The twists are fun, but that nagging problem I was talking about last episode continued to obscure my enjoyment of the show. Bridget is still an enigma, and it feels like the writers are bending her character in strange directions depending on the scene that she's in. She opens the hour being all conniving by spinning more lies in the direction of Andrew and Henry, to throw off the feds. Soon after she pines for Malcolm and their brief fling. Then she turns to shady NA sponsor Charlie, telling him he's the only person she can trust. Then she has an intimate moment with Andrew, and they share their first romantic kiss since the twin switcheroo. I'm struggling to understand anything of her motivation. And while the crazy soap opera cliffhangers prove momentarily distracting, the characterization will eventually be the death of this show if the writers don't shape up.
Of everything that occurred here, it was probably Bridget's scene with Andrew that was most affecting. It's in these moments that both characters (who can be pretty terrible elsewhere) seem to come alive and behave like actual people. Bridget-as-Siobhan explaining how shameful Bridget is works almost like therapy for her, and it's interesting on a psychological level to see her talking about herself in such a way. Similarly, you feel for Andrew as he and 'Siobhan' have recently been so strong together, only to discover that she's still harboring secrets. They have a strong dynamic, and the writers would be smart to run with that.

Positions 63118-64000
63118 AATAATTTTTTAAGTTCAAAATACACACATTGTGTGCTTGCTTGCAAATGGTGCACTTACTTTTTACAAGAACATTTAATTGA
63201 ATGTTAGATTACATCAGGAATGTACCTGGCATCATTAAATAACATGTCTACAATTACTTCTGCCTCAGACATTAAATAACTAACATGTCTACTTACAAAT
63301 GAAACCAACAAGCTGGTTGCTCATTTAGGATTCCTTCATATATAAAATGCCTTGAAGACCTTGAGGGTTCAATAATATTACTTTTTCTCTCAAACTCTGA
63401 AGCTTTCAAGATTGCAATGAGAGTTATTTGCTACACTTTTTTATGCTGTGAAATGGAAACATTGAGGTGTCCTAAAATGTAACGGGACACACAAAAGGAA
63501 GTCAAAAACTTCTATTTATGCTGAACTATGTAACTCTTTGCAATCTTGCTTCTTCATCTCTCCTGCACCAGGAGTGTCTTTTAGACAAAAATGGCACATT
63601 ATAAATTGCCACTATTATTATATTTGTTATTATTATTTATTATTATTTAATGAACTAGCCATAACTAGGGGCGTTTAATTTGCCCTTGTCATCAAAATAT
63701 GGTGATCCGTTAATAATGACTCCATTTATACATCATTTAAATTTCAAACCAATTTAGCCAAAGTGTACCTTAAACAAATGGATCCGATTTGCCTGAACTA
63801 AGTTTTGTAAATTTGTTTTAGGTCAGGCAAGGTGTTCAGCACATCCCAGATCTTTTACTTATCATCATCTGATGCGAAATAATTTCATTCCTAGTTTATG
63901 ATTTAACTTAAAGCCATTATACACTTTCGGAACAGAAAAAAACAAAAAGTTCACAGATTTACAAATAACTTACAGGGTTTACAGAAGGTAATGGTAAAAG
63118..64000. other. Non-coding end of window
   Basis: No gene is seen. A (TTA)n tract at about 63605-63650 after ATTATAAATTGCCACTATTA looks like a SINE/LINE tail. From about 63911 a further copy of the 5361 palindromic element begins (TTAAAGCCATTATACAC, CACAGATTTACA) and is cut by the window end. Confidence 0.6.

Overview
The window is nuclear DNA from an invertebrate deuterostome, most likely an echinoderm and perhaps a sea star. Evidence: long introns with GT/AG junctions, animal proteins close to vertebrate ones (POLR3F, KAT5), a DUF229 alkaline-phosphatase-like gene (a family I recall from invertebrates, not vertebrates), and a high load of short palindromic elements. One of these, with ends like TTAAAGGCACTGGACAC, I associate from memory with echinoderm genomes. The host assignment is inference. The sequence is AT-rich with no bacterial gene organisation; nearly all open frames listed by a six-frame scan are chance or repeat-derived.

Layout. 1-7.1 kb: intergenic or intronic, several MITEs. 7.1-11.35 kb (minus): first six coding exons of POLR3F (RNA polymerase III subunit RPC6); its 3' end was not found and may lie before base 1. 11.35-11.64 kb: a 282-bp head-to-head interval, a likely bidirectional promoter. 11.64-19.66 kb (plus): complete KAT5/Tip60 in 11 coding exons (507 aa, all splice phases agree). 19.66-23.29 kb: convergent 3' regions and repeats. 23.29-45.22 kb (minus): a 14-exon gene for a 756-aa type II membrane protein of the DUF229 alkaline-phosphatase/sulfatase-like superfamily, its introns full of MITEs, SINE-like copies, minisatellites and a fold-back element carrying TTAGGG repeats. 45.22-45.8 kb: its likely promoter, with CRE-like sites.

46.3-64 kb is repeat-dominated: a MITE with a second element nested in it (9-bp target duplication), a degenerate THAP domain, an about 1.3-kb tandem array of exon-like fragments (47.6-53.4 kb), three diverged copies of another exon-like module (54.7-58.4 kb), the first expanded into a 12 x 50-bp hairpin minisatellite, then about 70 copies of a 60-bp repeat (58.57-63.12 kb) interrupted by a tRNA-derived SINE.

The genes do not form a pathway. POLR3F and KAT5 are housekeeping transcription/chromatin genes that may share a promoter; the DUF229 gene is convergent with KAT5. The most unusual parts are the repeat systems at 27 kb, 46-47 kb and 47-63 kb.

I wrote last review that Henry is a question mark, and that problem continued here. Why is he at a party so soon after his wife was apparently murdered? Even if he never cared about her, it's bad PR. Then there's his poor presumably-locked-in-the-basement children. I can try and contrive that the writers are intentionally making Henry sociopathic and cold, but something tells me that isn't the case.
On a surface level, Ringer is operating as an entertaining soap. But when you try and understand these characters as actual people, there's little there that makes sense. And there are other night-time soaps on TV right now that have achieved a far greater handle on characters and motivation in the same amount of time as Ringer has been on the air, all the while simultaneously engineering melodramatic nuttiness. I'm not considering dropping this show, but Ringer is crying out for some depth at this point. C
Guest stars Zoey Deutch (Juliet Martin); Billy Miler (Charlie Young); Jason Dohring (Mr. Carpenter); Emily Swallow (Detective Elizabeth Saldana); Nicole Gale Anderson (Monica Reynolds); Noah Watts (Daniel Eknath); Maximiliano Hernandez (Detective Towers)
Writer Pam Veasey Director Eriq LaSalle